6. #26
    Join Date
    Sep 2008
    Chetek, WI


    Quote Originally Posted by Agita View Post
    Too lazy, but It always comes out good anyway! I always get rid of the little white bits in the egg with a fork, because as far as I know that's the bit that could have been a chicken-babeh...
    Completely off-topic, but I think the little 'white bits' is more like the umbilical cord. I believe the part that 'could be' baby chicks is the blood spots. You don't see them very often in store-bought eggs, presumably because the roosters don't come near the hens in battery-farms.

  7. #27


    I finally have the core of my cookbook, The Art of Scientific Cooking finished and am in the process of transfering it to my website (that should be done over the next couple of weeks.) I'm also working on a cookbook of camp cooking (have you ever baked in a cardboard box?). Once that's done I'll have the stuff Files finished except I'll be adding illustrative recipes as time goes on.

    I'm cooking poached pears and vegetable beef soup tonight and that'll go up within the next couple of weeks.

    Also, I'm working on getting my homemade slide rule up to where it can multiply. I have to get through division, fractions, and exponents before I can get to that point, though, because I'll need logarithms. I did but up a way to multiply with geometry today, though.

    It's like continuing education, Baybee!

  8. #28
    Join Date
    Oct 2009
    Hove, Sussex, UK


    I tend to like fairly simple recepies that include no more than half a dozen ingredients.

    One of my favourites at the moment is pan-fried steak with a clove of garlic, finely chopped spring onions, ginger and a red wine reduction.

    Another thing I do occasionally, but it's slightly more complicated, is a moroccan inspired dish with lamb in a casserole in the oven with a low heat. (In Morocco, they would probably use a tagine) Brown the lamb and sweat some thinly sliced onions and a clove of chopped garlic. In the casserole dish, a generous squirt of tomatoe puree (if you want, you could add chopped tomatoes instead), some thyme, rosemary, cumin, turmeric, ginger, shredded dried apricot. Add a couple of inches of water, the lamb, onions and garlic and cook in the oven for about an hour at a low temperature.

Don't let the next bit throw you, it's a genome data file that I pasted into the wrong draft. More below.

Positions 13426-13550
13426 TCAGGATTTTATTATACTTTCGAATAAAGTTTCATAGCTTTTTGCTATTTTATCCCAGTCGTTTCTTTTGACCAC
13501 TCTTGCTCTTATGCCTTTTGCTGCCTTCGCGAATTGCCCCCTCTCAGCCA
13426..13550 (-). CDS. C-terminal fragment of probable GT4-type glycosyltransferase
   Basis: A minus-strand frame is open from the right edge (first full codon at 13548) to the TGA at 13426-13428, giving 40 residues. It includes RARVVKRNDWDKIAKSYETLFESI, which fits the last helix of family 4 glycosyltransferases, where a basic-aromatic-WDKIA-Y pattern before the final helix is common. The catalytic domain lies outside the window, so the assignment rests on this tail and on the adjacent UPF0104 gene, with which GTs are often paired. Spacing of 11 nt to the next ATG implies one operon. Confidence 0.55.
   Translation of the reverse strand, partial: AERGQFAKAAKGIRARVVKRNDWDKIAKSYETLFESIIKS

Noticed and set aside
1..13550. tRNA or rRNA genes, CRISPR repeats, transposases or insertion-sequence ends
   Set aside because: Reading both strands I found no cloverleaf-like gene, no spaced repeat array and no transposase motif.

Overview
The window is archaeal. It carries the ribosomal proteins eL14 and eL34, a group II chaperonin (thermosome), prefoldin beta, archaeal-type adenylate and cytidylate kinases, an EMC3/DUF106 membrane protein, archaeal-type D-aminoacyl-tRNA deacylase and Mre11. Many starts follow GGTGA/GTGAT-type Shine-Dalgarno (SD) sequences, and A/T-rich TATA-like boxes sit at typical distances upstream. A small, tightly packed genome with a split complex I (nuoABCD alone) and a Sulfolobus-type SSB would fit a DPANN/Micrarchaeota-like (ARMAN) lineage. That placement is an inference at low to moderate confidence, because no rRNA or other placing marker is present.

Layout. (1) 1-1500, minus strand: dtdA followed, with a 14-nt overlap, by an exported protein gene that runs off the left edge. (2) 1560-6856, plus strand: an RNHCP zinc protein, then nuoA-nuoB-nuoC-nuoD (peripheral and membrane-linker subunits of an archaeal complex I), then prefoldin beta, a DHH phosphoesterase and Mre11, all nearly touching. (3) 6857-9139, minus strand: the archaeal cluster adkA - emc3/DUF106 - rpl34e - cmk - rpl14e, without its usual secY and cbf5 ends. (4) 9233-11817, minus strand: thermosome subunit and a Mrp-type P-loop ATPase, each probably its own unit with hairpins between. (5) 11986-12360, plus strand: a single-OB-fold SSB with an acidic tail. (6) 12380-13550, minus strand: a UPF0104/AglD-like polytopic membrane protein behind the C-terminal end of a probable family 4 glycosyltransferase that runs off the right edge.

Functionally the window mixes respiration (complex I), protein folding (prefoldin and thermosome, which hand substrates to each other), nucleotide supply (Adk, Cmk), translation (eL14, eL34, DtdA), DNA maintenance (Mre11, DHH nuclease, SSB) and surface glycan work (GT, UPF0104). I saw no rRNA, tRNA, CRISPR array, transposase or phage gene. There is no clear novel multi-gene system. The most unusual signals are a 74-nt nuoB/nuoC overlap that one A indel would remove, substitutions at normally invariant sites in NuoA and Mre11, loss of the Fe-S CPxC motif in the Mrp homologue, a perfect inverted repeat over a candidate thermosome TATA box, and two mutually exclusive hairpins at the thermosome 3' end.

9. #29


    Aye, a little more complicated, but it sounds worth it.

  10. #30


    Reviving an old thread >>

    I have some recipes for those who want to try the "scavenger diet" as friends have so nicely called it XD

    Aunt Rose's Tripe


    1 1/4 cup of chopped Salt Pork
    1 1/4 cup of chopped onions
    2 med. size garlic cloves
    1 - 2 1/2 can diced tomatoes #1
    4 large carrots
    3 celery
    chopped parsely

    Remove fat on back of tripe. Cut into smaller pieces. Parboil till nearly done, then cut it in about 1 1/2 inch by 1/2 inch strips. Brown chopped salt pork, ass chopped onions and brown. ass tripe and tomateos, salt, and pepper. add a little water if necessary. Cook till tripe is nearly done, then add diced carrots, celery, and chopped parsely. Cook tile vegetables are done.



    Fry bacon, pull the bacon out, throw in onions and cook them until translucent. Pull out the onions and wash the liver. Lightly flour and then salt and pepper to taste. Fry the liver in the bacon grease until it is about medium, not bloody but pink in the middle ... dry it out and it's awful.

    The bacon is for the grease and can be eaten, discarded or donated to hungry puppies. ;>

    Turkey Necks and Gizzards

    Turkey Necks
    Turkey and Chicken giblets
    Bay leaves

    Wash the necks and giblets, throw them in a pot of water, enough to cover them. Throw in three or four bay leaves, salt, pepper, rosemary, garlic. You can either cut up and use fresh onions or onion flakes. throw in celery for flavor. Nature's seasonings is recommended, but any italian mix seasoning will do. Cook them till the meat starts to fall off the bones and the gizzards are tender.